Since then
I carry the memory
of that enormous blackness
of a blackness that grows year after years
and also
the memory
of the light
which that abyss
of millions upon millions of dead nebulae
cannot find a way to extinguish.

“Cristo en el huerto de Getsemaní” de Gabriel González Núñez

For the English translation, click here

Cristo en el huerto de Getsemaní

Poema ecfrástico a partir de la obra homónima de Carl Bloch

No tengo el privilegio
de haber recorrido los pasillos
del Palacio de Frederiksborg
de pasearme frente a sus cuadros
de admirarme ante su arte
mas tuve el privilegio
de estremecerme
frente al despliegue pictórico
que Carl Bloch llamó Kristus i Gestsemane have
que no sé pronunciar
pero supe vivenciar.

La obra fue transportada
de la vieja Europa
a la nueva América
depositada intacta
en un entorno transformado.
En el museo
le dieron cuarto propio
el altar mayor.
En la nave central del lugar
allí aguardaba
la llegada de los feligreses del arte.
Allí aguardaba
mi llegada.

 Y saliendo
se fue
como solía
al monte de los Olivos.

 Llegué sin saber
que allí estaba
Cuando entré en su cuarto propio
en la nave central
el tiempo empezó a arrastrarse
comenzó a enlentecerse
llegó a detenerse.
Frente a la obra maestra del maestro
había hileras de sillas vacías.
En ese detenerse del tiempo
allí me senté a contemplar.

Y él se apartó
a distancia como de un tiro de piedra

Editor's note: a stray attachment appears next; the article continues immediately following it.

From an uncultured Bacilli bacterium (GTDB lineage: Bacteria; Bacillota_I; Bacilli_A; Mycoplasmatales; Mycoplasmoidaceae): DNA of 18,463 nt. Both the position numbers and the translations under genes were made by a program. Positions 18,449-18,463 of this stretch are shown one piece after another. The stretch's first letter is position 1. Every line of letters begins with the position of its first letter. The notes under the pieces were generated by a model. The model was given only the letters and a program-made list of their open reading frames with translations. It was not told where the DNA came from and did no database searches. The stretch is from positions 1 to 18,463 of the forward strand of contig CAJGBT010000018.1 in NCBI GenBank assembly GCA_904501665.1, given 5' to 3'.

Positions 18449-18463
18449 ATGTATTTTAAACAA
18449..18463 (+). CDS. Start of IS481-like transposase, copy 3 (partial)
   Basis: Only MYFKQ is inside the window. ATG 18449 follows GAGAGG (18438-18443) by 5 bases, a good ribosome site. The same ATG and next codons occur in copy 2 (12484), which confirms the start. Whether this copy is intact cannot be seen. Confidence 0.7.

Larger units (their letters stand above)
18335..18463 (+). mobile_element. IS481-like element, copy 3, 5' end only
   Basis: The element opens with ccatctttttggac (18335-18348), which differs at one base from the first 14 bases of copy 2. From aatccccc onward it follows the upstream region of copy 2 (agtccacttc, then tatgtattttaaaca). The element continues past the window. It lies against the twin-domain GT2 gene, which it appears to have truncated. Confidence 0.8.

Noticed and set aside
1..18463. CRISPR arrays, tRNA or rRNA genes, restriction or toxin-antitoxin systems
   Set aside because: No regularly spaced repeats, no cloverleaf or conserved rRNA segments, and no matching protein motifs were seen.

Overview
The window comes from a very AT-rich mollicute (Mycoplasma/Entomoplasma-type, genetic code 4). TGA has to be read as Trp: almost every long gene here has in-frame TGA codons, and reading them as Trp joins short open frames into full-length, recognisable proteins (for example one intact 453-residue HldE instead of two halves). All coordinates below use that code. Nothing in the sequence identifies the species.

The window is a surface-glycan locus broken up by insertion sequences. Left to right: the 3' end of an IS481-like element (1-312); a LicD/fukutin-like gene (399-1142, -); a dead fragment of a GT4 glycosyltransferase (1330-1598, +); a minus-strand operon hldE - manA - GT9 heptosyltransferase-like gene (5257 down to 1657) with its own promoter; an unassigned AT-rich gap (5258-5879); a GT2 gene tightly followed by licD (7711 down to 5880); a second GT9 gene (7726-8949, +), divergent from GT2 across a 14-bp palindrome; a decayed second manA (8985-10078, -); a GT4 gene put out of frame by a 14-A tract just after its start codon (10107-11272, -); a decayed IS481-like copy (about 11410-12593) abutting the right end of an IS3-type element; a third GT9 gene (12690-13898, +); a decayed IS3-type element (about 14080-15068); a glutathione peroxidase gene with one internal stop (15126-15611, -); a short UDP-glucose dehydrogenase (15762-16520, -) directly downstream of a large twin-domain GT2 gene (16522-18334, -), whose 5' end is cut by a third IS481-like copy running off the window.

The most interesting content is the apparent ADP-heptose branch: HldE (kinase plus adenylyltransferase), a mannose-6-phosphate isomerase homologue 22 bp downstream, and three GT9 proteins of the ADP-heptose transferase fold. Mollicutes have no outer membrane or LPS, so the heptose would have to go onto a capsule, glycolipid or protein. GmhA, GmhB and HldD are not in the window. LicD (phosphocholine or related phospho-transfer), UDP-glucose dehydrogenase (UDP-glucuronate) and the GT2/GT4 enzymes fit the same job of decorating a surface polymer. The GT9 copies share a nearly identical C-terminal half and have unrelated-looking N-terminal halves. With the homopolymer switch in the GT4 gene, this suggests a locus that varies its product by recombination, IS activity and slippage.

y puesto de rodillas

y estando en agonía
oraba más intensamente
y era su sudor
como grandes gotas de sangre
y se le apareció un ángel del cielo
para fortalecerle.

El cuadro tenía
proporciones cósmicas.
Era un mar de negro hondo
unas fauces abismales
una tenebrosidad absorbente,
y en el centro del hueco
una luz
una túnica reluciente y roja
una túnica reluciente y blanca
todo iluminado
como con enormes focos de alta intensidad,
un Varón exhausto
en sus ropajes de sangre y vid,
un Ángel triste
hincado sobre una piedra primordial
una roca inquebrable
un Ángel que acaricia la coronilla del Varón
con ternura,
todo en el silencio
de un negro inacabable
de un árbol viejo y deshojado.

 Cuando se levantó de la oración
y vino a sus discípulos
los halló durmiendo
a causa de la tristeza.

El cuarto parece oscuro
Siento la luz de un sollozo secreto
de un horror carmesí
el peso colosal de un negro infinito
de un cielo quebrado en esquirlas pendulantes
de sombras pesadas
como las profundidades del océano.
A mis espaldas entra alguien
y el segundero del reloj retoma su ciclo.
Me pongo de pie.
Salgo del lugar.

Desde entonces
me acompaña el recuerdo
de aquella negrura inmensa